Vision is the primary sense used by warfighters and civilians in daily life, and visual information is essential during all phases of military operations. Military environments have many significant effects on the visual and ocular system that can adversely affect warfighter performance, and may lead to long-term health consequences. Risks during military operations include possible corneal, lens, and retinal damage from military combat, UV exposure, retinal thermal damage from excessive visible light and IR exposure (laser exposure), intracranial and/or intraocular hypertension (e.g., due to explosions/blasts), and toxic environmental poisoning. Moreover, in civilian life there are many conditions that, if undetected or detected too late, may lead to irreversible visual field loss and eventually to blindness, such as glaucoma and macular degeneration, to name the two leading causes for blindness that are currently untreatable.
We will develop an innovative, non-invasive, Internet-based (or Intranet-based for field deployment) test and diagnosis system for the assessment, identification, characterization, and automated classification of visual field defects (including visual acuity and contrast sensitivity) caused by operations in military environments. This system will provide medical support personnel, both in hospitals and in the field, with a non-invasive, accurate, sensitive, and fast visual field test, a database for storing visual field patient data, and a software package of sophisticated analysis and classification algorithms to help classify and diagnose visual field defects. The system will be used to detect and diagnose conditions affecting the visual field of a warfighter (equally applicable also to other military personnel, their families, and especially veterans), allowing for the timely application of therapeutic countermeasures, before these conditions impair warfighter health or performance. Furthermore, the system will be applicable for routine assessment of vision and for admission purposes (i.e., recruitment), in particular for prospective pilots.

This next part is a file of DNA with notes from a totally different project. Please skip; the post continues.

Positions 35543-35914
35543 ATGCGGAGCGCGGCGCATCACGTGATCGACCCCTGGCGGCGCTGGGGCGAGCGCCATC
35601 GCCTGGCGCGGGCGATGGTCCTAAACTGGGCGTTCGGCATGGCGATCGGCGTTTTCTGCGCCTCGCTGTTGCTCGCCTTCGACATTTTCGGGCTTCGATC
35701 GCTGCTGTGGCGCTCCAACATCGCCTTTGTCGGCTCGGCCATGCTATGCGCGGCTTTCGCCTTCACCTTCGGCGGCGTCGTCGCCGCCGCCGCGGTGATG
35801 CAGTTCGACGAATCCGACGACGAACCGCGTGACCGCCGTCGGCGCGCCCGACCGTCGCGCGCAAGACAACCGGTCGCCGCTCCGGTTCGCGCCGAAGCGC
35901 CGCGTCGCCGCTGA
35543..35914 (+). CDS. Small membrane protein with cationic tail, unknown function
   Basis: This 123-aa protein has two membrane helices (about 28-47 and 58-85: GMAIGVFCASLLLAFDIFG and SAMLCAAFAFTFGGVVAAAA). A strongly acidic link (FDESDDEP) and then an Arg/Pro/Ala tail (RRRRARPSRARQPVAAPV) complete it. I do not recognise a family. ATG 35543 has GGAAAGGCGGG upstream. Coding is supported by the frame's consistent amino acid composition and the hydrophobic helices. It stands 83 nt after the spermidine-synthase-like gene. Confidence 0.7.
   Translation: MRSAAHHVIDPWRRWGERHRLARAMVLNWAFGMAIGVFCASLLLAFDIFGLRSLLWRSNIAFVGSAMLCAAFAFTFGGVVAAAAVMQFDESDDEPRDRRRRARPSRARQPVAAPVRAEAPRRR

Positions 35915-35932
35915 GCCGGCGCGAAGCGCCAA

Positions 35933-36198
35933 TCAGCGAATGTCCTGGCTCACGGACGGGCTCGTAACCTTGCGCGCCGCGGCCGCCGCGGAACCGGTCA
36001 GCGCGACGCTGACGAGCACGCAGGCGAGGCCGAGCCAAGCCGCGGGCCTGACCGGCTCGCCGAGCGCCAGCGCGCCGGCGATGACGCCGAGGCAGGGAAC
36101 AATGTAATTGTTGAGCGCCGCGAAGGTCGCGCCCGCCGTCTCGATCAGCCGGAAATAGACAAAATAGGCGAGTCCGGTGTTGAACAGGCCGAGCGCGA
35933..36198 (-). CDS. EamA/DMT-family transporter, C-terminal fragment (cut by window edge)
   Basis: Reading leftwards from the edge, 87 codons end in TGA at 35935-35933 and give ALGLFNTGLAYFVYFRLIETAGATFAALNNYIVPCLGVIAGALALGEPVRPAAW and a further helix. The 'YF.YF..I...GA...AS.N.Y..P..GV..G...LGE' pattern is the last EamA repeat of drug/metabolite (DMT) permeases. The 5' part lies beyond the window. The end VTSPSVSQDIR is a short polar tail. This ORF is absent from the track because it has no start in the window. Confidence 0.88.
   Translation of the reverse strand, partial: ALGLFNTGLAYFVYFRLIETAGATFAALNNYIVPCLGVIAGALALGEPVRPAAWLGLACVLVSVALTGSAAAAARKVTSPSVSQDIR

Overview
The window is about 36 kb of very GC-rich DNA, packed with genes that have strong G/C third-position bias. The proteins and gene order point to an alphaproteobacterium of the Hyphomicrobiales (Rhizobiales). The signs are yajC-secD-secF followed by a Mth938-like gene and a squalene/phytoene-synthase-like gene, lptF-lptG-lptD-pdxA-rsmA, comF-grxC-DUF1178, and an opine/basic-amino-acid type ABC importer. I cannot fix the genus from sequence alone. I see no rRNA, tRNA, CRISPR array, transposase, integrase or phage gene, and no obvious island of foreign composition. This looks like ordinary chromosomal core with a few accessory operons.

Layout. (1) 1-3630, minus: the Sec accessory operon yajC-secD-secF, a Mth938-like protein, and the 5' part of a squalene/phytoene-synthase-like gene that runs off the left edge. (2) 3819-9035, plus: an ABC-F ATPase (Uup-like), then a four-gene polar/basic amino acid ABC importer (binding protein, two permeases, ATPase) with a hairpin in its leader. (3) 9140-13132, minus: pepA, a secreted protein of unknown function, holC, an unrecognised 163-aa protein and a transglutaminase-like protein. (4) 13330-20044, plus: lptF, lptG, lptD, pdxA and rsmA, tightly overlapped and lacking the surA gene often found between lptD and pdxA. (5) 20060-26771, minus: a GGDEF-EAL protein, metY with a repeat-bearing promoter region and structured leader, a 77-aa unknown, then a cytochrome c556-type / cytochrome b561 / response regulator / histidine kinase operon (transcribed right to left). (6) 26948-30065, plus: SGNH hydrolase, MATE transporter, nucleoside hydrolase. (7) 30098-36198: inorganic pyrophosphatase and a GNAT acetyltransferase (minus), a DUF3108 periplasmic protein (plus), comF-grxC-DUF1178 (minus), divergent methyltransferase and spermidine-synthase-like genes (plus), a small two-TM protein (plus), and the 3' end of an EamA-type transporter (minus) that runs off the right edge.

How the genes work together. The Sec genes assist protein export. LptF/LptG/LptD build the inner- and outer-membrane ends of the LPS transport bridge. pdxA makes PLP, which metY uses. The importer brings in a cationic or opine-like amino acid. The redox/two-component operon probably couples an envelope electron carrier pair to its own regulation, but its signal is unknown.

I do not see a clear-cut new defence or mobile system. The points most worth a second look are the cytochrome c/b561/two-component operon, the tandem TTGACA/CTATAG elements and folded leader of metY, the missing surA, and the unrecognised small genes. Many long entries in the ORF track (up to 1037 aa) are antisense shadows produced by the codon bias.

The core of the proposed test and diagnosis system will be the three-dimensional (3D) computer-automated threshold Amsler Grid test (3D-CTAG), jointly devised by Principal Investigator Dr. Wolfgang Fink at Caltech/JPL and Dr. Alfredo Sadun, consultant at the Doheny Eye Institute, Keck School of Medicine at USC. Using a computer-displayed Amsler grid and touch-screen technology, 3D-CTAG enables collection of 3D visual field data in a non-invasive, simple, five-minute procedure, compared to state-of-the-art standard automated perimetry methods, which are less accurate, tedious, and can take up to tens of minutes per eye. In multiple clinical studies, this novel test has proven to be innovative and successful for fast, easy (intuitive use of finger, touch pen, or mouse), accurate, non-invasive, and comprehensive visual field testing. Conditions such as glaucoma, ocular hypertension, macular degeneration, optic neuritis, anterior ischemic optic neuropathy, and ethambutol-induced optic neuropathy have been successfully detected and characterized by the 3D visual field test. Moreover, visual field defects undetectable by state-of-the-art standard automated perimetry (i.e., "Gold Standard") were repeatedly identified by 3D-CTAG.
Successful completion of this project would result in an integrated test and diagnosis system that is applicable to screening and examining people on a regional to global scale, thanks to the worldwide accessibility of the Internet. As such, the automated visual field test and diagnosis system would assist physicians with an independent second opinion (not a physician replacement!) or provide expertise where otherwise not readily available (e.g., in remote areas), offering a promising perspective towards modern computer-assisted diagnosis in medicine and tele-medicine.